You have proven thisworks at Google. And then every six months,we survey people– managers, direct reports do asurvey on their managers, provide anonymous feedback. And we get sort ofmanager quality rating every six months. As a result ofthis work, managers have gotten better everysix months at Google for the last 3and 1/2 years just by getting theinformation out there and rooting it in what we do.
So we’ve done other things. We use nudge emails. There’s some folks here from the UK Nudge Unit. Inspired by that, we usenudge emails to get people to contribute moreto their 401(k)s. It cost us $28 million,which on the one hand, that’s a lot of money. But on the other hand,when you compound that out, it’s $200 million or more inretirement savings for Googlers as a result of investingwhen you’re 30 or 35 or 40 versus not investing at all andcontinuing it over your career.
Huge, huge return on investment and great for the people andthe right thing to do. So we try to apply data tojust about everything we do to make surewe know it’s true. Because too much of our fieldis, well, here’s what I think, here’s what I’ve done before,here’s what’s best practice. And the problem withthat is best practice varies a lot based onthe specific context of where you work. And your abilityto communicate it to people in your organization, have them believe it is dependent heavily on whether theanalysis, the research really is aboutyour organization.
And I know we’renot alone in this. I was lucky enough to bumpinto Jenn Mann earlier but I’d wanted tocall out earlier. She runs HR for SAS. She’s been there 16 years,SAS is an enterprise software company in NorthCarolina, right? I always get theCarolinas mixed up. Sorry. But North Carolina. And SAS was the modelfor a lot of what we did. I mean, if youlook them up, they have this beautifulbucolic campus. They provide great wellnessprograms for their employees.
They pay them well. When the economytook a downturn, their founder wrote abouthow he went to employees and said times are tough. What should we do? And people voluntarily took paycuts rather than have layoffs. And it’s mind-blowing. It’s because people are good andwill do the right thing if you make them part of howyou manage a company. And so part of today isdrawing inspiration for us, from all of you.
But another part is at Google,we have about 50,000 people. And as I mentioned,all of us together employ about 3 million people. But there’s 4.2 billionpeople working on the planet. And the question tokind of kick off the day would be, how differentwould the world be if every singleone of those people had meaning in their workand felt like they were doing something that mattered rather than just trying to make ends meet?
how google technology is changing the nature of human in 2020
I think all these organizations that are here, the academics we have, thethought leaders we have, the economists we have,I think we have a chance to get the word out and havepeople think about this stuff. Because we spend so much time on work that all of us individually in ourlives, it’s kind of the most important thing. Like if you can change that,if you can improve that, the world will bea different place. And I think in some ways, it’ssolvable for the first time in human history.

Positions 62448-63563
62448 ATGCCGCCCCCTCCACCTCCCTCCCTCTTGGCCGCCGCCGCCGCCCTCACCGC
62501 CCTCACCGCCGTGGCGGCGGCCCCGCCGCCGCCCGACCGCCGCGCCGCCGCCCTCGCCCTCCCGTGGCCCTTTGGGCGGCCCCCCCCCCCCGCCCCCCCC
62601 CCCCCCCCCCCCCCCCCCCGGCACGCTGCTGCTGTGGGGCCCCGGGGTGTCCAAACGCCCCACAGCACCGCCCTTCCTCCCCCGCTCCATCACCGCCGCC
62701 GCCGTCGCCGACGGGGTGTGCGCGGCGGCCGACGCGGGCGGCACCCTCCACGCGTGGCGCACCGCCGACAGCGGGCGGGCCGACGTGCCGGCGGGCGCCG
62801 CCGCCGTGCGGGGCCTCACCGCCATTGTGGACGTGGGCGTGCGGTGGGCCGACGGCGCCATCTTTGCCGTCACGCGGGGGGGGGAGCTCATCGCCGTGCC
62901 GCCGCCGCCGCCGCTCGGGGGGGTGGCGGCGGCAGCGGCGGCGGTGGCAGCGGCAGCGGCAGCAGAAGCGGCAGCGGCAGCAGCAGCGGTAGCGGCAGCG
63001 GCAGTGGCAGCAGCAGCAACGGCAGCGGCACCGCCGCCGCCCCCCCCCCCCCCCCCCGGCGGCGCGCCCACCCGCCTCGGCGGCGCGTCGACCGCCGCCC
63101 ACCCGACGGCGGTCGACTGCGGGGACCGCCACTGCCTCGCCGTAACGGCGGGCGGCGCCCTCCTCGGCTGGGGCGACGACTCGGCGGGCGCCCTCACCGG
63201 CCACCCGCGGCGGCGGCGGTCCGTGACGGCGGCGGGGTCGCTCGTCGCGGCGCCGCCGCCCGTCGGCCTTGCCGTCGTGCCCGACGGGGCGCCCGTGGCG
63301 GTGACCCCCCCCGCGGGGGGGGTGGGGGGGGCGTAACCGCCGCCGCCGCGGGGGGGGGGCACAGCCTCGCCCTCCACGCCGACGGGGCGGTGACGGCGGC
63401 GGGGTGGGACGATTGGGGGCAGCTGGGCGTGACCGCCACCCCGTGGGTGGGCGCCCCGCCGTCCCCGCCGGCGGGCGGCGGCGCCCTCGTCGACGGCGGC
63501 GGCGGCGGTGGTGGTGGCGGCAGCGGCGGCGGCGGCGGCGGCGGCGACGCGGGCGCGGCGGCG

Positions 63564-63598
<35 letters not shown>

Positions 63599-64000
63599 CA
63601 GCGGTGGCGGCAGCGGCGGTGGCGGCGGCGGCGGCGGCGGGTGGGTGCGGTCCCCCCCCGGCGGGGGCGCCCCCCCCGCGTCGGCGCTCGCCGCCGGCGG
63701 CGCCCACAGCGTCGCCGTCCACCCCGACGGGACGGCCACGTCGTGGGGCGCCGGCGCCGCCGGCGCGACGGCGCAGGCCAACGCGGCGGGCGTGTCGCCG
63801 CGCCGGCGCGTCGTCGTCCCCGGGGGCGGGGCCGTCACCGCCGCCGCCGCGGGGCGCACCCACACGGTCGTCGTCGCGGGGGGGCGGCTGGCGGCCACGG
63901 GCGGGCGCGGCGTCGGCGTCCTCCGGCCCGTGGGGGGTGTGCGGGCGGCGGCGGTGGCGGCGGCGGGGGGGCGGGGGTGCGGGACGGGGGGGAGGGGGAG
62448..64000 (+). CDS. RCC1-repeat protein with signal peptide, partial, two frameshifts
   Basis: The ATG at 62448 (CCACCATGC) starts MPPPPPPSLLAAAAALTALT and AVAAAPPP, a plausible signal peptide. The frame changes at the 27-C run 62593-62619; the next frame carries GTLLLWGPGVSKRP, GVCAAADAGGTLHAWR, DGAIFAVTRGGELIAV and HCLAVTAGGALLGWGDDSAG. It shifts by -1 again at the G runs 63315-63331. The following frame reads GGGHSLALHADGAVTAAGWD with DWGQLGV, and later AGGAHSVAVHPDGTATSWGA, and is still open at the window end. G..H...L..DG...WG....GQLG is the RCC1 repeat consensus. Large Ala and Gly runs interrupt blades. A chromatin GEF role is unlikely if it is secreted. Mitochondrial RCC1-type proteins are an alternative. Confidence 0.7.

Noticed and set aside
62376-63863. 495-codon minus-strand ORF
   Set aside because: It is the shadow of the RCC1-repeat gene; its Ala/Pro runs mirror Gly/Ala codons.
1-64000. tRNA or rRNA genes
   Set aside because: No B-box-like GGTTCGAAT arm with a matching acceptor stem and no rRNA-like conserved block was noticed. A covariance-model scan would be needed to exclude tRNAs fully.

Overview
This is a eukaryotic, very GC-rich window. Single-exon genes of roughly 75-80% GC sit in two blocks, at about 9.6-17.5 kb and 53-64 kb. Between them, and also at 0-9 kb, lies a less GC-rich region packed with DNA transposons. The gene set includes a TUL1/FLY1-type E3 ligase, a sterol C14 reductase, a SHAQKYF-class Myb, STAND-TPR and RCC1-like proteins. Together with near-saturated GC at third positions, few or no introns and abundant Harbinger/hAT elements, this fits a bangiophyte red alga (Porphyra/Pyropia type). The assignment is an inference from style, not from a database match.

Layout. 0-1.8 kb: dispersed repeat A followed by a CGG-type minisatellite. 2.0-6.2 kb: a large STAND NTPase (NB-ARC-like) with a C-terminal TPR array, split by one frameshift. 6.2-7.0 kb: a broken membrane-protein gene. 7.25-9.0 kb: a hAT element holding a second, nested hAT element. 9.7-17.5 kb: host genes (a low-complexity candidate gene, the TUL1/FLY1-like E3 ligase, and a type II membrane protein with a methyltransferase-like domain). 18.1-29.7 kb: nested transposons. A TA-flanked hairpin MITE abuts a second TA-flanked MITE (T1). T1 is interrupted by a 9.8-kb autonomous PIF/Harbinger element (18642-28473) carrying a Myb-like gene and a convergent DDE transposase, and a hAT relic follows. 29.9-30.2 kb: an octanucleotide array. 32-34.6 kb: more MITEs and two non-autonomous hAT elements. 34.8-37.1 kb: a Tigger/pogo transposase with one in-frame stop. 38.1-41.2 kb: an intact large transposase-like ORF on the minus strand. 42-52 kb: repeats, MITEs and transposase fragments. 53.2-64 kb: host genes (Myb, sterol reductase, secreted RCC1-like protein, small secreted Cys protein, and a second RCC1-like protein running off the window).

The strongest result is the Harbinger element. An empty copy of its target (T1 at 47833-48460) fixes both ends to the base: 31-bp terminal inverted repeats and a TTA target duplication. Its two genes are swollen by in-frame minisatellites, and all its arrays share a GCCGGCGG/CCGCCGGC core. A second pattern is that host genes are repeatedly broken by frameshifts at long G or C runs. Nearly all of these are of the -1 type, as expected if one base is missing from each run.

If you look at the spread of mobile technology, you’re able tocommunicate a lot more. And there’s all kindsof interesting anecdotes about river fishermenin Indonesia being able to use cell phonesto check what fish prices are up and down the river beforethey come back into port and earning anaverage of 30% more than they did before the advent of phones.
It is mind-blowing. And because we cancommunicate all this, the examples that all ofyou set in your research and in your practiceand in your discussions and as public figures,has an opportunity to have adisproportionate impact. I think what folksoutside our organizations don’t appreciate is, it’snot just one or two companies doing this. We’ll hear fromWegmans later today. Jack DePeters is here.
Wegmans was the best comingto work for in America before Google was. Not that it’s acompetition, but what I mean is this is a companythat’s very different. And they figured it out in acompletely different industry. And I can’t wait tointerview him and hear what he has to say. And it’s not fair that Googlegets press because journalists like writing aboutthe tech industry and people think watchesare cool and so on.
So, there’s a huge opportunityto say more and do more. And that’s whywe’re here today– to hear from some of thebest thinkers in the world, to compare notes, andperhaps, to quietly conspire to make work better everywhere. So thank you all for coming andfor being part of this today. Now what I’d liketo do now– we’re going to shift today’s schedule. There’s a coupleof small changes. Everyone’s who supposedto be here is still here.
But we’re shuffling thingsaround a little bit. So I’d like towelcome Marina Gorbis to the stage in just a moment. Marina leads theInstitute for the Future, which is a thinktank in the area. And she’s one of the mostthoughtful people about how work happens today, howit’s happened in the past, and how it is likely to happen10 and 20 and 30 and 50 and 100 years from now. She’s charming and thoughtful and brilliant. And I can’t wait to hear what you have to say, Marina. Thank you so much for joining us.